However, despite what we see here creativity is still largely beyond non human intelligence. Singularity Hub just published a great interview with Hod Lipson, professor of engineering at Columbia University and the director of Columbia’s Creative Machines Labs, who is pushing the next frontier of AI.  He posits that there are two types of intelligence:

  1. Convergent intelligence – Taking in large amounts of information and making a decision – e.g. whether to invest in a stock or pull out at a roundabout
  2. Divergent intelligence – Starting with an idea, or with a need, and then diverging to create many new ideas from it- e.g. designing a new robot different to anything we’ve seen before

You’ve probably guessed the punchline already. Machines are good, and increasingly better than humans, at convergent intelligence but not so good (yet) at divergent intelligence. That’s why we have automated trading and self driving cars, and will soon see robots flipping our burgers and slowly taking over all routine tasks, but still need humans to solve messy problems where there’s fuzziness around goals – e.g founding a company.

More interestingly Lipson contends that to crack divergent intelligence our AIs must become self-aware and reflective. That’s the key to the creative process. And once machines are self-aware and reflective they are arguably conscious. Some of them will certainly seem conscious.

The moment when we have divergently intelligent machines is perhaps the moment when the AI explosion occurs, with all of it’s massive potential upside, downside and uncertainty. I’m hugely excited by this future. If you are I recommend reading Hod Lipson interview in full.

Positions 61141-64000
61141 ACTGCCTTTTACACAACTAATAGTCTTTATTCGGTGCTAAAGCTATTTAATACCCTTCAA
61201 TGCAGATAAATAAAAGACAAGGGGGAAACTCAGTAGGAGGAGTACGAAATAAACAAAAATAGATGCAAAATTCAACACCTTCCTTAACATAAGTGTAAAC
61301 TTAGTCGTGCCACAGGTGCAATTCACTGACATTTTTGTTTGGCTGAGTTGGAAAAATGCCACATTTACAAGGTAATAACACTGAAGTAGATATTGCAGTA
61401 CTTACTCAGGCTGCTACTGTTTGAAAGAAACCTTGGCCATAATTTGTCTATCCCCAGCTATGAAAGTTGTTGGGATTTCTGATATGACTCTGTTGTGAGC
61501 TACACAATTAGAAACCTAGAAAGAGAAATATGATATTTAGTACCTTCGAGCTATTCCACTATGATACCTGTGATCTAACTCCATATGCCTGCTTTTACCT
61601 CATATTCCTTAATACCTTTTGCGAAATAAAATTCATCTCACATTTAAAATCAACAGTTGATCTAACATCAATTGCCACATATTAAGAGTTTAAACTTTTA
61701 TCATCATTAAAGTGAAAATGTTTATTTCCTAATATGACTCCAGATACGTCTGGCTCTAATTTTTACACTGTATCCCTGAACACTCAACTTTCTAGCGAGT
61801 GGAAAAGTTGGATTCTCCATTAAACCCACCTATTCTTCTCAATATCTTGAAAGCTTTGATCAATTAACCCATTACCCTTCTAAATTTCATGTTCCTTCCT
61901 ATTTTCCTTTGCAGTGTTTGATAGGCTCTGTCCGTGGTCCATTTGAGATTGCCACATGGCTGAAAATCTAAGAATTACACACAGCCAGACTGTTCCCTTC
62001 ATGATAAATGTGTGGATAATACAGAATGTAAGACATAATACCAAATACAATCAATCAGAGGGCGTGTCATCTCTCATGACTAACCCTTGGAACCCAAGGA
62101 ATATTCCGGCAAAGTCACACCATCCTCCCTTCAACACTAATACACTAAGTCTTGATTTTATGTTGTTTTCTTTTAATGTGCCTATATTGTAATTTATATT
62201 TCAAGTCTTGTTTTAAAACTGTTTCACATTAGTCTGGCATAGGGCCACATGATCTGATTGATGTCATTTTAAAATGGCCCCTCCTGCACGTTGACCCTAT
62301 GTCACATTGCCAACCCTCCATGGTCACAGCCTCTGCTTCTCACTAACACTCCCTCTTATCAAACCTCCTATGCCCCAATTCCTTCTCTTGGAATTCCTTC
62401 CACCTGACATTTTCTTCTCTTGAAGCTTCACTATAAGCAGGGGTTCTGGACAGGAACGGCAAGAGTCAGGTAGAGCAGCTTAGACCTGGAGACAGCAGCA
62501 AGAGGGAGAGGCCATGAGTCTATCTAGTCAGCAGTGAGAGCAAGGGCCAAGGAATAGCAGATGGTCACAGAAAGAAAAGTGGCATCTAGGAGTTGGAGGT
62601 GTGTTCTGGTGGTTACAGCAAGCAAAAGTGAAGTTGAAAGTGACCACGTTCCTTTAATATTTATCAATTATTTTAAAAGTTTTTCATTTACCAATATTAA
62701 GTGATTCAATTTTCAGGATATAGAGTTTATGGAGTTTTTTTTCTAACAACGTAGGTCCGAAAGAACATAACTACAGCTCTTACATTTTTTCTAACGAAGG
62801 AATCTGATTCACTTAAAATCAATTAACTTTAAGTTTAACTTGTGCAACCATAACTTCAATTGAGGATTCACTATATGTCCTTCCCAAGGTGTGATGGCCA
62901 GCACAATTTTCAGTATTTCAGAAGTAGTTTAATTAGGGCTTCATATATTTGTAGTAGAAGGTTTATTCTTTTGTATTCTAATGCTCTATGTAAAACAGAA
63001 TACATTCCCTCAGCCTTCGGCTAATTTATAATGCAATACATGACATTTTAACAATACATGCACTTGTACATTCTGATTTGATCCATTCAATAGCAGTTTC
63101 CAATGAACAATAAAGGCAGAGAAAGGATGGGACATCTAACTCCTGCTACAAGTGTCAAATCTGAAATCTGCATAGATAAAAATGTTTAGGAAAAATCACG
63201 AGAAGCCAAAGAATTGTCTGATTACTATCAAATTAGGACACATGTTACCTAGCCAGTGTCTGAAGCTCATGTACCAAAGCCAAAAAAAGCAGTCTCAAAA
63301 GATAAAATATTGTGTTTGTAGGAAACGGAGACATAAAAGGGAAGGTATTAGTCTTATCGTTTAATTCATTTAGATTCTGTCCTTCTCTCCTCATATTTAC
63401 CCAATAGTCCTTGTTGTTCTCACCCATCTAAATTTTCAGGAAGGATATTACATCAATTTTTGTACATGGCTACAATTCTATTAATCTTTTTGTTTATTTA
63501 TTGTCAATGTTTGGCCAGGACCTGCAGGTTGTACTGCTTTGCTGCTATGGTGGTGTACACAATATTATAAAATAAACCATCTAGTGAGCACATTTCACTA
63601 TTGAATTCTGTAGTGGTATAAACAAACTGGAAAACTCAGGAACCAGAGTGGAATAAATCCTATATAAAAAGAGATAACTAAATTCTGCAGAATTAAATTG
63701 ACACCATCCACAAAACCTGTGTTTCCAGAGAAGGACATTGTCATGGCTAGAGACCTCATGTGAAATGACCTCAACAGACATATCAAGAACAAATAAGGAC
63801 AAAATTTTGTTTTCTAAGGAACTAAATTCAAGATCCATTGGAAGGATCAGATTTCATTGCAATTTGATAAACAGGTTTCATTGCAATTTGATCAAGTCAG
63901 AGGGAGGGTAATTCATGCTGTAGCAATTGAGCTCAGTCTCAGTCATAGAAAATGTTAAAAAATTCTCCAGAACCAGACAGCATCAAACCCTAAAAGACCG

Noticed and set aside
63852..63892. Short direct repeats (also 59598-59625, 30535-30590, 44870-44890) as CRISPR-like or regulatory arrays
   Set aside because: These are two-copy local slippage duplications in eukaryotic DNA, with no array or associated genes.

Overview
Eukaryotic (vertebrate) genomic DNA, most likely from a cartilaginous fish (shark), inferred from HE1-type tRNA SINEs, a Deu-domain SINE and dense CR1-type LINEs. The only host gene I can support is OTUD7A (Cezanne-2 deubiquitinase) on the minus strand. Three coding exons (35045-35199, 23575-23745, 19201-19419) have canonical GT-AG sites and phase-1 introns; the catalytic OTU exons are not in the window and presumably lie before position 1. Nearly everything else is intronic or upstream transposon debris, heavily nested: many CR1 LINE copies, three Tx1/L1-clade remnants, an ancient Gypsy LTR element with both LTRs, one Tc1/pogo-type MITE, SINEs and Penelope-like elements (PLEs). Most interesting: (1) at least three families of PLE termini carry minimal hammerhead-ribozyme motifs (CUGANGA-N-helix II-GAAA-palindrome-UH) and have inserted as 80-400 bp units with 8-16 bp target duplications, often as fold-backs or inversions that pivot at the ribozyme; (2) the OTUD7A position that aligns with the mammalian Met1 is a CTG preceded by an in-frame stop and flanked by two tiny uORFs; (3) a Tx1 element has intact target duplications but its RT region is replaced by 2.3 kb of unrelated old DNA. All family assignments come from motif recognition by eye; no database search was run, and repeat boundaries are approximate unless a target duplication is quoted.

Fundraising is a numbers game

By | Startup general interest, Uncategorized, Venture Capital | 10 Comments

These are Forward Partners dealflow stats for the first four months of 2016

  • 832 leads
  • 47 first meetings (6% of leads)
  • 8 second meetings (17% of first meetings)
  • 2 deals (25% of second meetings)

We met an additional 53 companies at FP Office Hours. In some ways they are like first meetings and they do sometimes lead to deals, but they are only 15 minutes long and many of them are speculative in nature so I excluded them from the analysis.

I imagine other investors have a similar leads:meetings:deals ratios and the headline here is that it’s only once you’ve got to a second meeting that there’s a reasonable chance of getting investment, and even at that point it’s only 25%. Getting a first meeting is an achievement in itself which often makes it feel like the prospects of getting investment are better than they are, but that feeling can lead to dangerous complacency. The numbers say you need four second meetings and as many as 24 first meetings to have a good chance of a deal.

Raising money is best thought of as selling equity in your business, and the fundraising process is a sales process. Unless you have strong relationships it’s a numbers game.

If you do have strong relationships then it’s about how strong they really are – e.g. if you know investors well enough that you are in effect coming in at second meeting level then you only need 4.

The smartest founders have a strategy for their fundraising and build a plan which they execute with discipline. They know who their targets are and which investor is their favourite, and they make sure they have enough names in their pipeline.


The consistency of Amazon’s revenue growth is amazing

By | Amazon | No Comments

Amazon just posted strong Q1 results and investors sent their share price up 11%. If you’ve been reading this blog for some time you will know I’m a huge admirer of the way Jeff Bezos has built his business. One of his mantras has been to re-invest profits to drive growth and the growth he has achieved is remarkable for it’s consistency over the last ten years. As you can see from the chart below Amazon has delivered on the proverbial hockey stick that startups put in their business plans, and they’ve done it at serious scale.

Screen Shot 2016-05-03 at 20.51.56

One unfortunate side effect of prioritising growth over profits is that it’s never been totally clear whether Amazon could make profits if it wanted to. Believers believed they could, and sceptics sold their stock. What’s new is that in the last couple of quarters Amazon has posted record profits. That could be because they have run out of good investment options, or it could be, as Benedict Evans speculated, that Bezos wanted the increase in share price that profits would bring so that his employees’ options are worth more.

Screen Shot 2016-05-03 at 20.52.40